The above is very important to the story, particularly the feelings of rejection from her adoptive mother and fiancée, because it sets up the reasons behind Olivia's reactions throughout the rest of this story and I'm sure for what is to come later on in the series. But frankly for me, the story really takes off once Olivia arrives in the weird little town of Cainsville, with its elderly population and hundreds of stone gargoyles seemingly guarding the place. This is where Olivia meets Gabriel Walsh, nephew to the local psychic and coincidentally the unscrupulous attorney who represented Pamela Larsen during her appeal. Olivia also meets the other peculiar residents of Cainsville. People who don't seem to be surprised or taken aback when Olivia sees omens and predicts possible events based on them.

I am quite impressed with Omens. In fact, I read it twice before writing this review because it left me with such an unsettled feeling and sense of foreboding that I had to get back to it to find out exactly what it was about it that generated that feeling. See, Omens reads like a mystery suspense with Olivia hiring Gabriel to help her investigate the events that lead to the gruesome murders supposedly committed by her parents. There are paranormal elements introduced in this first book, but it is a subtle introduction that is really well integrated with the mystery suspense plot. There is, however, a suppressed sense of foreboding throughout the whole story that makes for a heavy atmosphere. It a kind of... waiting. The stepping stones are there to build the fantasy side of this series as Armstrong combines the strong ties found to Fae Welsh mythology in Cainsville with science and a slight edge of horror and violence found in Chicago as the urban setting.

Olivia/Liv/Eden has a marvelous narrative voice that gets better as the story progresses -- particularly when she's engaged in dialog with Gabriel. There is a case of nurture vs. nature going on with her personality. There is character growth for Olivia within this story alone. I can only imagine how much more growing there will be for her in the future and cannot wait to see how far Armstrong takes this woman who is just discovering who she really is, and what she may be capable of doing. I'm particularly curious about her fledgling omen-interpreting powers and how far she can go with them. You'll have to read the book to find out how omens work and how Olivia is connected to them.

Most of the story is told from Olivia's point of view, but there are single, short chapters peppered throughout the book narrated from different characters' points of view, including Gabriel. I like that. In some instances these chapters give the reader insight into how Olivia is viewed by others, in others they give clues as to events that are going on, but also important is the fact that through them, the reader gains an insight into Gabriel's personality. He is a key character. Gabriel is a frustrating, acquisitive asshole protective of himself first and always, but he is also mysterious, fascinating, and a man worth knowing. He is not a seductive man though... in fact, he seems awkward when it comes to that. A bit of a contradiction all around, and one with good potential primarily because the man has vulnerabilities even if at this point they seem to be few. Olivia, thank goodness, has his number, knows just how to deal with the man, and called him on his bullshit too. I am pretty sure that is the one reason Gabriel and Olivia's relationship worked for me.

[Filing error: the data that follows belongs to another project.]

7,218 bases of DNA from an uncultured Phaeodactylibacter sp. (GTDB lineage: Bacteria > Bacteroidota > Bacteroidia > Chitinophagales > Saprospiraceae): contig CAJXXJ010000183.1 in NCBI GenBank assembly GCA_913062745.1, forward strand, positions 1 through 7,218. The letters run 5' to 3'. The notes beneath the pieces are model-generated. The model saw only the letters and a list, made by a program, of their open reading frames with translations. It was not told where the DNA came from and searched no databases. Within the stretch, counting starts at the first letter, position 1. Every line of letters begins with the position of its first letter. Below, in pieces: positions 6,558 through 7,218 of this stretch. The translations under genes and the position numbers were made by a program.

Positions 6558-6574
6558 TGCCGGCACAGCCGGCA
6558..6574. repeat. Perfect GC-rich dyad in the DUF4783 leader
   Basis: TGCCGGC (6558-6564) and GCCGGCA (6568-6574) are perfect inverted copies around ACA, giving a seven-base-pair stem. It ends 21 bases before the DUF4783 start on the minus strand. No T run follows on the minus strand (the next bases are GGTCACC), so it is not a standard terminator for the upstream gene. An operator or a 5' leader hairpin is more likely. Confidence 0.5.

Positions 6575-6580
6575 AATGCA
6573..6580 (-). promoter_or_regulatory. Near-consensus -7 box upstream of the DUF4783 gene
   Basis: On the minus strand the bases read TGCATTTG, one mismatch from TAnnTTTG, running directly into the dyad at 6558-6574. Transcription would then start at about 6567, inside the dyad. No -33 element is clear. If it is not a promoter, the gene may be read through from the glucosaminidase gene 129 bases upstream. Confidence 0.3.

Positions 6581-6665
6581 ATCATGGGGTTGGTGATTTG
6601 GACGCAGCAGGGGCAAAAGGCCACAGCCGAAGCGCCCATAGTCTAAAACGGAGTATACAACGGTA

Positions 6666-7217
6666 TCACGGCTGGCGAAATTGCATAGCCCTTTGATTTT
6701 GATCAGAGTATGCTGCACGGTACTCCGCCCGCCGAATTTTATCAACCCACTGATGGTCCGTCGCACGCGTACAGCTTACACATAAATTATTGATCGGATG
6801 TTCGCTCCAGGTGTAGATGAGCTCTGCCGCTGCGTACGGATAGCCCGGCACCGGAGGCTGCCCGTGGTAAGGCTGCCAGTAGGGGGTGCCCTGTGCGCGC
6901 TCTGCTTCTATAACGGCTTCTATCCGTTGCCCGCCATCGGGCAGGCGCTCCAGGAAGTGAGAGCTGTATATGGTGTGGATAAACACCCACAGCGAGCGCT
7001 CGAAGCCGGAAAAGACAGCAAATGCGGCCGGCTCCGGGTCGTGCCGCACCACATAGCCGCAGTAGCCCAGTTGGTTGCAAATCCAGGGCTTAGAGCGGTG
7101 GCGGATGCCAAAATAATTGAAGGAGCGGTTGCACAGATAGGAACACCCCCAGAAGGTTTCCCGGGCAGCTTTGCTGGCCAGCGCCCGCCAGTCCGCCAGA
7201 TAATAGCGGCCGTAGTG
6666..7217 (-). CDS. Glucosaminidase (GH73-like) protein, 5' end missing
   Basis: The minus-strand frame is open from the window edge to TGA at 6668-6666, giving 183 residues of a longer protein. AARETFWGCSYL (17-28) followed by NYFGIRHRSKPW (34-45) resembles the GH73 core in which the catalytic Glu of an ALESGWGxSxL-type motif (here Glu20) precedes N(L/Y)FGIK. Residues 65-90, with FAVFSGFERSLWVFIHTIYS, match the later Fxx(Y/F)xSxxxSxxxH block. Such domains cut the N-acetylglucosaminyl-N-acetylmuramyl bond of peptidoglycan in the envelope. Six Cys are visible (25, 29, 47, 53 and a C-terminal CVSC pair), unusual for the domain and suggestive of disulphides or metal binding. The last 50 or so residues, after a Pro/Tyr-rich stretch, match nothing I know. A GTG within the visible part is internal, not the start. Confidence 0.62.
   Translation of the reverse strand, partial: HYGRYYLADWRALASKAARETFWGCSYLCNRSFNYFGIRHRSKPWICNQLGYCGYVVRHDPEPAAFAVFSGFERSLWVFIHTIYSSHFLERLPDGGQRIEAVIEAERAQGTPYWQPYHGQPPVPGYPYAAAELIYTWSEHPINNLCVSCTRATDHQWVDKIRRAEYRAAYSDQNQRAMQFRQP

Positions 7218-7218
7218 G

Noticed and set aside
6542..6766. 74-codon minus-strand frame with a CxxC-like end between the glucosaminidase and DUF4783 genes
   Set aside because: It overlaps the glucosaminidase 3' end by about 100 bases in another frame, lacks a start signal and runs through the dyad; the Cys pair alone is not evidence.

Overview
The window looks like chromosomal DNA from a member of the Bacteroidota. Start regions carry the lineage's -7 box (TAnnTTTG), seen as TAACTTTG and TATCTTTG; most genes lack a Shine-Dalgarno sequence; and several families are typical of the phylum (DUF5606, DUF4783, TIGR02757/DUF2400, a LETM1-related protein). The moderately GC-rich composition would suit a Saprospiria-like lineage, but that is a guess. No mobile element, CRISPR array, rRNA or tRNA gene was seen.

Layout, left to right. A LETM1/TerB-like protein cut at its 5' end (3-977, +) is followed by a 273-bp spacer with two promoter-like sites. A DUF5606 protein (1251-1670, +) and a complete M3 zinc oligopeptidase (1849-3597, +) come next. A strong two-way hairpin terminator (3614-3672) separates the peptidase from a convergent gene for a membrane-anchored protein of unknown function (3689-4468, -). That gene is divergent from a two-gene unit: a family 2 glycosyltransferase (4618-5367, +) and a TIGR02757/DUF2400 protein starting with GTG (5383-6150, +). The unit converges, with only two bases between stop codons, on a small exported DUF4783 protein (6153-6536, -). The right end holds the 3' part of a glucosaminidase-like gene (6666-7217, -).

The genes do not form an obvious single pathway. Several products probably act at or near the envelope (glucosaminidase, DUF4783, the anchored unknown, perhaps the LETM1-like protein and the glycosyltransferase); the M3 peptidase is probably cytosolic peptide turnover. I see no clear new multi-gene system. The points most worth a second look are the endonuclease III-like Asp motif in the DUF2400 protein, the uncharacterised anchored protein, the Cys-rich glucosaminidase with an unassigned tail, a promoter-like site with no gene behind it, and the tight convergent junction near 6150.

The plot in Omens gains momentum as it progresses. There are violent deaths, ominous moments that lead to that sense of foreboding I mentioned above, and a tad of horror borrowed here and there that give the plot an edgy feel, all balanced by the light humor provided by Olivia's excellent narrative voice. Armstrong begins the series with a subtle construction of her world, but weaves in so many complex threads in this first book that by the end there are questions upon questions that need answers. There is a satisfying conclusion to Omens, but there is so much more to come that it left me panting for more. More Olivia, more Gabriel, more Cainsville, more suspense.

Category: Urban Fantasy
Series: Cainsville #1
Publisher/Release Date: Dutton Adult/August 20, 2013
Grade: B+

Visit Kelley Armstrong here.